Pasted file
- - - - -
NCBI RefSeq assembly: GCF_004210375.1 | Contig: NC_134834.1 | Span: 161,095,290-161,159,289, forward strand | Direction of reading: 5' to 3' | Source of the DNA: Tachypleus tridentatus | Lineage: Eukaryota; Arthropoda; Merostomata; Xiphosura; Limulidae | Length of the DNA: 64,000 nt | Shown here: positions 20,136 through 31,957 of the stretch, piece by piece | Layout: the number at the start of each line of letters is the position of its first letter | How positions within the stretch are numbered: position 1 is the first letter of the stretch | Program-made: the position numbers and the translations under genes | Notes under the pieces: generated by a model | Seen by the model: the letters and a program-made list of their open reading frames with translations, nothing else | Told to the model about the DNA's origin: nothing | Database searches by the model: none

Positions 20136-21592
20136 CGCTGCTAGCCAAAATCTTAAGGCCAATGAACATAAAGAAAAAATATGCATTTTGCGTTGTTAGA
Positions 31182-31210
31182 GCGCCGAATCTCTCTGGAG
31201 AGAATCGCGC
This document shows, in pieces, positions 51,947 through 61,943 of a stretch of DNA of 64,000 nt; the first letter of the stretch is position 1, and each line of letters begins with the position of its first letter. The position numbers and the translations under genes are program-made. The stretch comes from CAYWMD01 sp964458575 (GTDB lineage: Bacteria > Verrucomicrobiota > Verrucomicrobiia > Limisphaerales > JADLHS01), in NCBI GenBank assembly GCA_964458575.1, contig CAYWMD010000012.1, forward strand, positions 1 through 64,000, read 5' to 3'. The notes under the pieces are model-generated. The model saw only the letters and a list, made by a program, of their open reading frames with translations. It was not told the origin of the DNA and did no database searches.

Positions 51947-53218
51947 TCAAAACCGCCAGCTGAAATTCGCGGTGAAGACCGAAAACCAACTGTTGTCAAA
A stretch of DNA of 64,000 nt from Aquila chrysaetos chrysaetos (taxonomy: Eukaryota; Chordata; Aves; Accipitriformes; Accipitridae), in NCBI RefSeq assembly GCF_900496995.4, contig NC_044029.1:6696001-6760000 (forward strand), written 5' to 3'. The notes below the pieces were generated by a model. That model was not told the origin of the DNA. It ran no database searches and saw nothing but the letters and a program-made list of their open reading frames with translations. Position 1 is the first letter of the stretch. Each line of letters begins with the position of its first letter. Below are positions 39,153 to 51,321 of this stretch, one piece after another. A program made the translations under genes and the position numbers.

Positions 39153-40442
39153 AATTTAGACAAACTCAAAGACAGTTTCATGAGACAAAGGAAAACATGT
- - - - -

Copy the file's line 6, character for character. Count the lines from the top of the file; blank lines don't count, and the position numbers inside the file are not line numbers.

31201 AGAATCGCGC